Social isolation following embryo transfer increases success rates in IVF and ICSI cycles

Kamini A Raoa , M.S. Srinivasb, Anu Kotturc, Partha P Majumderd, Pushpa M Bhargavae,*

a Medical Director, Bangalore Assisted Conception Centre Private Limited, Bengaluru, Karnataka, India
b Embryologist, Bangalore Assisted Conception Centre Private Limited, Bengaluru, Karnataka, India
c Consultant, Bangalore Assisted Conception Centre Private Limited, Bengaluru, Karnataka, India
d Director, National Institute of Biomedical Genomics, Kalyan, West Bengal, India
e,* Scientist, Anveshna, Andhra Pradesh, India

*Author for correspondence (Pushpa M Bhargava, Anveshna, 2-16-137/1 Road No. 3, Prashanthi Nagar, Uppal, Hyderabad-500039, Andhra Pradesh, India.

Phone: +91-40-27200982; +91-40-27200954
Fax: +91-4027200868
e-mail: bhargava.pm@gmail.com, pmb1928@yahoo.co.in

International Journal of Fertility and Foetal Medicine: 2012, 3(1), 8-14.

Abstract:

Background and objective:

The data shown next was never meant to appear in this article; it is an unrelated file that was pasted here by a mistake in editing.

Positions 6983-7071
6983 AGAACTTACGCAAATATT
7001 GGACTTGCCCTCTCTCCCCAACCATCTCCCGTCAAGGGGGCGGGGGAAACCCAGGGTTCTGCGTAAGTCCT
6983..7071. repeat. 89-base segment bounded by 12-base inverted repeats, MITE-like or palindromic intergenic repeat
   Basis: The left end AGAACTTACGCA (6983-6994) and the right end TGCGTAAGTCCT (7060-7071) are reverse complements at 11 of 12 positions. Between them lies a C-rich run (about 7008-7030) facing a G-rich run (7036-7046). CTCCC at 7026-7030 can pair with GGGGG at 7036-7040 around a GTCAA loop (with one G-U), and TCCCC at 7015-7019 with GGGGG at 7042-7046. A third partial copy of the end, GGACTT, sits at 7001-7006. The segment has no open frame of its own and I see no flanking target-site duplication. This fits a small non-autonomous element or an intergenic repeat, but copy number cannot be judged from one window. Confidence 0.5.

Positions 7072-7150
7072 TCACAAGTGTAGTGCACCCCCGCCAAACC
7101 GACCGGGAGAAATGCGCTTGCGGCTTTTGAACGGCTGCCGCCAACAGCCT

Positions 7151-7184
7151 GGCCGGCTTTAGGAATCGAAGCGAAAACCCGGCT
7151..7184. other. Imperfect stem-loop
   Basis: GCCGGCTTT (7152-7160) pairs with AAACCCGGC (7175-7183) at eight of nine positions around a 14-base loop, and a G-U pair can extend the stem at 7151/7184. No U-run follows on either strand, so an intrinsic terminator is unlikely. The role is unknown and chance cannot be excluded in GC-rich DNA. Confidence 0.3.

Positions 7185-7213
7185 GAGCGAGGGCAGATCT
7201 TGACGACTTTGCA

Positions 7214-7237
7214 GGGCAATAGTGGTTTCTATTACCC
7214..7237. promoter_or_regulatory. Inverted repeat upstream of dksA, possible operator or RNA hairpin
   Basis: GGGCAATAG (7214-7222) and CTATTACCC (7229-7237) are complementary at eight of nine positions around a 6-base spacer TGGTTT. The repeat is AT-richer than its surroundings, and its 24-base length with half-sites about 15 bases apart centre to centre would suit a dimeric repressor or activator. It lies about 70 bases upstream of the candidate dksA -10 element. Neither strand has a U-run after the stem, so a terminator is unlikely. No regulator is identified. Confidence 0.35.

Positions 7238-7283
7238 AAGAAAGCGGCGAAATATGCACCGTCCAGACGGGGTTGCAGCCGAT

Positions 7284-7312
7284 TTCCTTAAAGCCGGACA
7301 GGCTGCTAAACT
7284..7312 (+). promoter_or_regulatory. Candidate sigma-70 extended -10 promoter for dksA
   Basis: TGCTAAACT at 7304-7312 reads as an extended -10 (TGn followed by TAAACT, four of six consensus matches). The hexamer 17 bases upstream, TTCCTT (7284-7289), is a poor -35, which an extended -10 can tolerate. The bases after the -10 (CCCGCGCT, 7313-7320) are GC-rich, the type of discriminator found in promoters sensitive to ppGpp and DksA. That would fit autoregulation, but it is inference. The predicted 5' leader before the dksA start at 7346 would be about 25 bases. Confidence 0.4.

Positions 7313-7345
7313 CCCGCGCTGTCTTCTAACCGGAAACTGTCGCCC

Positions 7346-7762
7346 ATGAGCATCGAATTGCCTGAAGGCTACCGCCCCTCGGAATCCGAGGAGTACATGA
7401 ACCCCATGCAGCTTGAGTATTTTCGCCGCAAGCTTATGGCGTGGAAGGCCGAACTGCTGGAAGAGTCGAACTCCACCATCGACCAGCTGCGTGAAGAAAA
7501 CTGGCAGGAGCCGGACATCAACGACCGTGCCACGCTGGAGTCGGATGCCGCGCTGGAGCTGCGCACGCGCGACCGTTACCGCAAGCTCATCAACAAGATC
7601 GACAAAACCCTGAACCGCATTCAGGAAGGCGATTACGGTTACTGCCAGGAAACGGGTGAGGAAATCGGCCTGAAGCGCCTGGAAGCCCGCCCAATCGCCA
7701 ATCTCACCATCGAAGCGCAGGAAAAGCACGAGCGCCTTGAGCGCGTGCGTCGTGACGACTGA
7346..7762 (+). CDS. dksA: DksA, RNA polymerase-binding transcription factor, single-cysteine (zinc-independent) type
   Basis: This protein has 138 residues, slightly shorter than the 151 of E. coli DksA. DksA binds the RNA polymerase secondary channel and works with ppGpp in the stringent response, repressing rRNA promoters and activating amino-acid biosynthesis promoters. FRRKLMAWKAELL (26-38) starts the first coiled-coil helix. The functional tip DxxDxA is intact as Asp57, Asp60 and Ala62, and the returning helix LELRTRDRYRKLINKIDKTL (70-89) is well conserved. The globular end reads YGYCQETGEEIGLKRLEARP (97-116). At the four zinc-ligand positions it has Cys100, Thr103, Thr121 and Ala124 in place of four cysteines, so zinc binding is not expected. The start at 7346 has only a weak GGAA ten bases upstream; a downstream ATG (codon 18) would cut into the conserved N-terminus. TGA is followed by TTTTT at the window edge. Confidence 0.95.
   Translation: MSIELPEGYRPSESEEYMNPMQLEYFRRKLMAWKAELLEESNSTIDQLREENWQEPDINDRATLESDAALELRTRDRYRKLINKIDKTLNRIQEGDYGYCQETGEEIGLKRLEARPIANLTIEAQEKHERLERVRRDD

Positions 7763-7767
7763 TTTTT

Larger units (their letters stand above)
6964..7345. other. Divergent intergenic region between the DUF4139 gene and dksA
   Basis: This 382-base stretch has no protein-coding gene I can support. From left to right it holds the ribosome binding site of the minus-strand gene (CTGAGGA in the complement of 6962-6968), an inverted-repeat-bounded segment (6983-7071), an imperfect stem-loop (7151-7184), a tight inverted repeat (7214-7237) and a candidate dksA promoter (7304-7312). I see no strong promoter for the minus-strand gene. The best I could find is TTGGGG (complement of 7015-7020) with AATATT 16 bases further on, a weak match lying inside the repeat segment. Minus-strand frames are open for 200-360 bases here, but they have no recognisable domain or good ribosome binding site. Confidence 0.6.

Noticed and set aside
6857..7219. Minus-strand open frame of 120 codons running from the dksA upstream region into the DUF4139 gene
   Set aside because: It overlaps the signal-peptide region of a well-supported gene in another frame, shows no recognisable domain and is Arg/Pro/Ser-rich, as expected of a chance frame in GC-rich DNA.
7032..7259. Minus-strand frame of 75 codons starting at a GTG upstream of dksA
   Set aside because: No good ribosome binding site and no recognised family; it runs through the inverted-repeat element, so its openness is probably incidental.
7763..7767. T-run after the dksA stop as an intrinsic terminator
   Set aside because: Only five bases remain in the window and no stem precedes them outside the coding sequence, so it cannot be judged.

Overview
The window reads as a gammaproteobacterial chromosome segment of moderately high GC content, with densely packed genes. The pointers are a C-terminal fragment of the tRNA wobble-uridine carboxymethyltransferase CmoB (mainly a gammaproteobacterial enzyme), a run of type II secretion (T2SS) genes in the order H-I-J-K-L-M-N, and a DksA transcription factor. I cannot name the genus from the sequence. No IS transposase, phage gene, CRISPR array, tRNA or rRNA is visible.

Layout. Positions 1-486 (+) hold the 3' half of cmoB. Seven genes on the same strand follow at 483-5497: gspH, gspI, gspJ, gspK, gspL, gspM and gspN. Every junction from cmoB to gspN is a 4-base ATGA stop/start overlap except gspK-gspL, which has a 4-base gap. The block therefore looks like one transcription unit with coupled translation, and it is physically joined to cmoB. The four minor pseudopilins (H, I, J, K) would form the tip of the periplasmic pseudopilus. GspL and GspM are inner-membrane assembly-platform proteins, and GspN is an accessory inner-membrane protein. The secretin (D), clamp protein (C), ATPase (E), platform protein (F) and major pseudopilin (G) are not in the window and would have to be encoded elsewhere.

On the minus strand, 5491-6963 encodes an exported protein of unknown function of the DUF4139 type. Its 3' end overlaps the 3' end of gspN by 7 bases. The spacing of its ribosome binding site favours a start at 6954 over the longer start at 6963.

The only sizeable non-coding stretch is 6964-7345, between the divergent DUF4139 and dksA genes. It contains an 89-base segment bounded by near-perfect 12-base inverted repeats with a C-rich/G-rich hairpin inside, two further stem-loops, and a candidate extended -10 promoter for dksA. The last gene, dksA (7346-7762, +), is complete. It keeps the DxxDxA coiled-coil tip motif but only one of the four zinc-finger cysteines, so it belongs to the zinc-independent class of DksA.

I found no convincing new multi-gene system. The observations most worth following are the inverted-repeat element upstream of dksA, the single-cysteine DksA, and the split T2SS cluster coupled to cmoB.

Bruce et al had shown, during 1959 to 1968, that if, 24 hours after mating, a mouse belonging to a different inbred strain than the stud mouse was placed in the cage of the female mouse, partitioned in such a way that no physical contact of the nonstud male with the female was possible, pregnancy was blocked. We, therefore, decided to determine whether, by analogy with mice, isolation of women from all other men except the husband, for 3 days after embryo transfer following in vitro fertilization (IVF) or intracycloplasmic sperm injection (ICSI), increases the establishment of pregnancy.

Method:

We isolated randomly selected 729 women from all other men except the husband for 3 full days after embryo transfer following IVF/ICSI, and followed them to the end of pregnancy; 1005 randomly selected women who were treated similarly but not isolated served as the control group.

Results:

The establishment of clinical pregnancy as well as live births were more than 50% higher in the isolated group than in the control.

Conclusion:

The social isolation as mentioned above could substantially increase the success rates in IVF or ICSI. While the exact mechanism of this phenomenon is yet to be understood, one possible explanation may be, by analogy with mice, an olfactory block to implantation.

DOI: 10.5005/jp-journals-10016-1033

Keywords:
ICSI, IVF, Social isolation

HOW TO CITE

Social isolation following embryo transfer increases success rates in IVF and ICSI cycles.  Kamini A Rao, M.S. Srinivas, Anu Kottur, Partha P Majumder, Pushpa M Bhargava. International Journal of Fertility and Foetal Medicine: 2012, 3(1), 8-14.

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